Many people report reacting to wheat, but test negative for coeliac disease and wheat allergy. A new study suggests a possible explanation.
A new study may explain why people who do not have coeliac disease or wheat allergy nevertheless experience a variety of gastrointestinal and extra-intestinal symptoms after ingesting wheat and related cereals. The findings suggest that these individuals have a weakened intestinal barrier, which leads to a body-wide inflammatory immune response. Findings from the study, which was led by researchers from Columbia University Medical Center (CUMC), were reported in the journal Gut.
“Our study shows that the symptoms reported by individuals with this condition are not imagined, as some people have suggested,” said study co-author Peter H. Green. “It demonstrates that there is a biological basis for these symptoms in a significant number of these patients.” Researchers have struggled to determine why some people, who lack the characteristic blood, tissue, or genetic markers of coeliac disease, experience coeliac-like GI symptoms, as well as certain extra-intestinal symptoms, such as fatigue, cognitive difficulties, or mood disturbance, after ingesting foods that contain wheat, rye, or barley. One explanation for this condition, known as non-coeliac gluten or wheat sensitivity (NCWS), is that exposure to the offending grains somehow triggers acute systemic immune activation, rather than a strictly localised intestinal immune response.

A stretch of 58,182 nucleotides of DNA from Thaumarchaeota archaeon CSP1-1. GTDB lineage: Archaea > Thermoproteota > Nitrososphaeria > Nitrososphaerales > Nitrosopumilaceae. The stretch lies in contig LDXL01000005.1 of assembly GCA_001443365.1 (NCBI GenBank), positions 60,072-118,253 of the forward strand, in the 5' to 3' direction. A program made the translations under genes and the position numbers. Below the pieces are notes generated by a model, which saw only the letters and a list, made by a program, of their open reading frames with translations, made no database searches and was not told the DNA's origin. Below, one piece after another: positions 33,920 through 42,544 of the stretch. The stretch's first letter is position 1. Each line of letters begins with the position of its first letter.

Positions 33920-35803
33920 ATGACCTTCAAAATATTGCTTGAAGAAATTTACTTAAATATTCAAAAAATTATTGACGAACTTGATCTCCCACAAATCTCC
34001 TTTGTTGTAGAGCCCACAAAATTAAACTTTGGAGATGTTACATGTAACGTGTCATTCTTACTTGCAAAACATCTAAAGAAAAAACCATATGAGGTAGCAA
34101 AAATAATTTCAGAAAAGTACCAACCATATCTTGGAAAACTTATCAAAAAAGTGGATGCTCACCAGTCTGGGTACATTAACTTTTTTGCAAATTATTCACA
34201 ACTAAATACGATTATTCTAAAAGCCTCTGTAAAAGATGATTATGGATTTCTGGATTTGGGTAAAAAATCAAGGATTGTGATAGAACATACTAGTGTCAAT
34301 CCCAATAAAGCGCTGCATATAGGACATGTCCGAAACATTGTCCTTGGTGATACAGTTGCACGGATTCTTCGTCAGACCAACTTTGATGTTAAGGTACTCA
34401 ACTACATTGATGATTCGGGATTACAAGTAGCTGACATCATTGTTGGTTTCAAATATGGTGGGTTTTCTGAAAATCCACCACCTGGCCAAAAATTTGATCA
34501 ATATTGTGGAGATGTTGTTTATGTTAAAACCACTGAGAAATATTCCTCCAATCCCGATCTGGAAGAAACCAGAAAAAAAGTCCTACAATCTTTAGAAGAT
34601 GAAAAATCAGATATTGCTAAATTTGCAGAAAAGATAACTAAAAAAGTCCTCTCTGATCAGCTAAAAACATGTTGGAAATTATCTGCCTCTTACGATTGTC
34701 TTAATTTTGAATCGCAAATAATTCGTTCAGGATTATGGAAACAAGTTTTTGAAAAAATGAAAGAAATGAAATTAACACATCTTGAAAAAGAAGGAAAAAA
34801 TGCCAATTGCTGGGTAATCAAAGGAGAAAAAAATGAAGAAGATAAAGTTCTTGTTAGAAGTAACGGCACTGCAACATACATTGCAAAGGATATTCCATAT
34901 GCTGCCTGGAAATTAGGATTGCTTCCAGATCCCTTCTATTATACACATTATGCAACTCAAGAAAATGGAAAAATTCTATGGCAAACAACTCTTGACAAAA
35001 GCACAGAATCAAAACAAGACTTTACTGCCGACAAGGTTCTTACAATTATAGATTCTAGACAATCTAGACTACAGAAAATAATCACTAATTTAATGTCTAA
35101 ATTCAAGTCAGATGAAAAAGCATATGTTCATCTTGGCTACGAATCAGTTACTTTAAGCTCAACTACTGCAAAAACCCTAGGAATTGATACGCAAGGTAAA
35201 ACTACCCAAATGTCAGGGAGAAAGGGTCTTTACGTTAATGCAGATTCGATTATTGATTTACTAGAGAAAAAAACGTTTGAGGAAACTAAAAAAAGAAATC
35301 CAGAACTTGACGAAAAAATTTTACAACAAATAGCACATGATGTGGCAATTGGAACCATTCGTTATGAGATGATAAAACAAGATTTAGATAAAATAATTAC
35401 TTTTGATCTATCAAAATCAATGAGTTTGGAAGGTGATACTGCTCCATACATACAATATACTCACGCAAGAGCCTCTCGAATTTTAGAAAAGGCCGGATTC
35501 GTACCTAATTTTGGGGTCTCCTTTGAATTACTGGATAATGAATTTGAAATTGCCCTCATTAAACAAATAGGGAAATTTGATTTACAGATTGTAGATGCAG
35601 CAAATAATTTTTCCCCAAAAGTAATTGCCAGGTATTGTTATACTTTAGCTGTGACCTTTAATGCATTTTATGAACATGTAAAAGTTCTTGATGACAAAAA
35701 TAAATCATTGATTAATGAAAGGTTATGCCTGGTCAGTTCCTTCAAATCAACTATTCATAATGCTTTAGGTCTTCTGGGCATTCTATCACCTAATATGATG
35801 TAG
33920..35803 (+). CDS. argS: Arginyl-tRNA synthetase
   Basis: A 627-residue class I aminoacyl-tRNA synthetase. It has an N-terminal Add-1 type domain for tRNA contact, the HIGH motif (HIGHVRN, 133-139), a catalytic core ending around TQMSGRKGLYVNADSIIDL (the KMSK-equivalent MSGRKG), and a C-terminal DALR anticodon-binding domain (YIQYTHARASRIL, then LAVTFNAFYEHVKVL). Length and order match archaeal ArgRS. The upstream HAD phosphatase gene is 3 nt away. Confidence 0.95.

In the new study, the CUMC team examined 80 individuals with NCWS, 40 individuals with coeliac disease, and 40 healthy controls. Despite the extensive intestinal damage associated with coeliac disease, blood markers of innate systemic immune activation were not elevated in the coeliac disease group. This suggests that the intestinal immune response in coeliac patients is able to neutralise microbial components that may pass through the damaged intestinal barrier, thereby preventing a systemic inflammatory response against highly immunostimulatory molecules.
The NCWS group was markedly different. They did not have the intestinal cytotoxic T cells seen in coeliac patients, but they did have a marker of intestinal cellular damage that correlated with serologic markers of acute systemic immune activation. The results suggest that the identified systemic immune activation in NCWS is linked to increased translocation of microbial and dietary components from the gut into circulation, in part due to intestinal cell damage and weakening of the intestinal barrier. NCWS patients who followed a diet that excluded wheat and related cereals for six months were able to normalize their levels of immune activation and intestinal cell damage markers, the researchers also found. These changes were associated with significant improvement in both intestinal and non-intestinal symptoms, as reported by the patients in detailed questionnaires.